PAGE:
Oddly enough, both the “Shock and Awe” model of regime change and the Sublime model of overwhelming experience participate in the language of aesthetics. At a very basic level, both “Shock and Awe” and the Sublime are attempts to systematize a form of communication that would be perfect, total, and effective. Although later philosophers have tended to relegate the Sublime to the backwaters of aesthetic theory, deriding it as a model of experience predicated on a thinly-disguised transcendence, the current military model of “Shock and Awe” relies on precisely those elements of the Sublime that have been overlooked by philosophical skeptics. And perhaps only the history of aesthetics can illuminate the flaws in the American military strategy.

The treatise that explains “Shock and Awe,” like the treatises explaining the Sublime, presume that the object of their study is a total system that deploys forms to force change. Rather than opposing the prior “decisive force” strategy that has guided American military campaigns since Vietnam, the “Shock and Awe” strategy subsumes the “decisive force” strategy as a factor in its more comprehensive system guiding the exercise of power. The brute operational force to overwhelm the opponent’s army remains important to the paper’s authors, but they would like to extend this potential for dominance into other realms of warfare: they “envisage Rapid Dominance as the possible military expression, vanguard, and extension of this potential for revolutionary change” (Prologue). The treatise on “Rapid Dominance” falls into the generic category of a system, enveloping and totalizing previous investigations into strategic dominance in order to make new and more absolute applications of their lessons.

Because the treatise is organized as a master-system, absorbing all previous treatises on warfare, it is able to identify “intimidating and compelling factors” on a variety of experiential levels. They advocate the control of state information-systems and the control of individual perceptions; they advocate the domination of the war’s battlefield by the tactical deployment of overwhelming force and the domination of the war’s narrative by unstoppable speed. As Burke and Kant translate into a broad spectrum of media-stimuli the possible formal causes of the Sublime effect, so do the authors of “Rapid Dominance” survey the different techniques of proving military control of a battlefield environment. By addressing all of the factors that defeat, compel, or intimate an enemy, this treatise advocates a kind of strategy that itself would deploy systemic force.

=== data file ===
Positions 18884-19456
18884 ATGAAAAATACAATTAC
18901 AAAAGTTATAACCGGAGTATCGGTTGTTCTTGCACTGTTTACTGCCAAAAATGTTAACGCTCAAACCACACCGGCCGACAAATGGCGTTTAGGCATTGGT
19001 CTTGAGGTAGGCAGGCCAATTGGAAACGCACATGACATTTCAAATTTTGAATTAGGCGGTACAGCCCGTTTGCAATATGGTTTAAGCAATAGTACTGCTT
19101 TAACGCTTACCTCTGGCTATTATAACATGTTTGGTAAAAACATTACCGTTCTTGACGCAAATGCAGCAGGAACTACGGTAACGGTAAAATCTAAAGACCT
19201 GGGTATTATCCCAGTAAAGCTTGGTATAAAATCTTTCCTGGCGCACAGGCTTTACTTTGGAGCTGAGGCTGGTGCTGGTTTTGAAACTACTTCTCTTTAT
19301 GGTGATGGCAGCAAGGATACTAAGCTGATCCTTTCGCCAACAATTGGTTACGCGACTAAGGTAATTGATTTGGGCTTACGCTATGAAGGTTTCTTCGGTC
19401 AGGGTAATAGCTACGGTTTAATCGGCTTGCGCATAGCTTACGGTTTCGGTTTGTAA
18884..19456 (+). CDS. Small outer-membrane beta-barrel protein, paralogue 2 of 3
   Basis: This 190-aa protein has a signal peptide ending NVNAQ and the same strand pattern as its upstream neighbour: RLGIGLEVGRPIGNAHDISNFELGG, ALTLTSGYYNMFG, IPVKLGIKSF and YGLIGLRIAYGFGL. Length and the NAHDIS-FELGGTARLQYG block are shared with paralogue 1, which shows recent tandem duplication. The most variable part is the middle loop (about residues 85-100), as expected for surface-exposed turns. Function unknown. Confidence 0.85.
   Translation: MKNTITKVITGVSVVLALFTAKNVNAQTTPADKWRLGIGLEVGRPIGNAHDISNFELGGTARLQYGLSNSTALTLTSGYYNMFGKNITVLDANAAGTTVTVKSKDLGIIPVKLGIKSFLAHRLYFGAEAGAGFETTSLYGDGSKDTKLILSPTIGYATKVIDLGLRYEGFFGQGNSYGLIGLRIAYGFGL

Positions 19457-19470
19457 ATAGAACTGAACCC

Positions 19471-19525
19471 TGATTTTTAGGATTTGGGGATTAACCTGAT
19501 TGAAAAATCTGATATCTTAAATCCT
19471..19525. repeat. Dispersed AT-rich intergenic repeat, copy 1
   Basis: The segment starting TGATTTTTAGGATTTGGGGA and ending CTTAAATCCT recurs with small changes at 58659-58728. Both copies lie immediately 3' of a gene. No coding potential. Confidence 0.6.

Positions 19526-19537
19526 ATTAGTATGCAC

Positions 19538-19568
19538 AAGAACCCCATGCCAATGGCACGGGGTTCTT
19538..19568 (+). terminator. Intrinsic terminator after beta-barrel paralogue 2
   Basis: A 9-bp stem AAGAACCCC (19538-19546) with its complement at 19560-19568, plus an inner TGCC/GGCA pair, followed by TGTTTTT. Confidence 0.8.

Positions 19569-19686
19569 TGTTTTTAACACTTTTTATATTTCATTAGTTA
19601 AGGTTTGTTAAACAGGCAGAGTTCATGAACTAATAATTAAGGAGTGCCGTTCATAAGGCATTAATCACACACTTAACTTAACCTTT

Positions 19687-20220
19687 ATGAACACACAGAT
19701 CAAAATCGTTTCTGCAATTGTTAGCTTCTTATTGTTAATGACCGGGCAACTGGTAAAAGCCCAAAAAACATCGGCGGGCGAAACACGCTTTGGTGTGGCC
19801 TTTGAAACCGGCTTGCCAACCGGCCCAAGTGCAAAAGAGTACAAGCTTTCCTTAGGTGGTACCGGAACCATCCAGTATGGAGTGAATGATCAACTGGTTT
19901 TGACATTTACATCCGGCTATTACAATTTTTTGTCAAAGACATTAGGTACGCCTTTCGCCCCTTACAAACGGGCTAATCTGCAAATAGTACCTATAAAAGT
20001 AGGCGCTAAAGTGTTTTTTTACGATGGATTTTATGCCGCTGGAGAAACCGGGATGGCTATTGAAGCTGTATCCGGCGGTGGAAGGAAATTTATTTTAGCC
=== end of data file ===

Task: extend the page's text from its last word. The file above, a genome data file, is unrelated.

The “Shock and Awe” technique of establishing “rapid dominance” is a strategy that seeks to control not only the material conditions of the enemy (military capacity, infrastructure) but also more importantly the psychology of the enemy. In a table in the Introduction, the purpose of the use of force in the “Shock and Awe” strategy is defined as being to “control the adversary's will, perceptions, and understanding and literally make an adversary impotent to act or react.” Without closer perusal of the paper, it would seem difficult to understand how force as conventionally understood could control the adversary’s understanding. However, the use of force is more generally defined for Ullman and his co-authors, as having “a broader spectrum of leverage points” than mere battlefield strength (Chapter Two, para 9). They aim rather at creating the kind of show of force that would, like the Sublime, induce
that state of the soul, in which all its motions are suspended, with some degree of horror. In this case the mind is so entirely filled with its object, that it cannot entertain any other, nor by consequence reason on that object which employs it. Hence arises the great power of the sublime, that far from being produced by them, it anticipates our reasonings, and hurries us on by an irresistible force” (Burke 101).

In the strategy of “Shock and Awe,” the irresistible force perceived by the enemy’s minds is the American military. By controlling the enemy’s environment and by shocking the enemy with “some degree of horror,” the strategists hope to rely on the enemy’s minds to create the power by which the system is changed.

Indeed, an even more important tool for this strategy is the control of information available to the enemy. If the enemy is convinced that the American military has “irresistible force,” the military doesn’t need to make nearly as many real shows of forces to prove the point. As part of a coordinated deployment of “Rapid Dominance,” manipulating information is “more than denial or deception [;] it is control in the fullest sense of the word” (Chapter Two, para 44). The authors of the paper isolate some examples of the kind of control of information that the military should seek.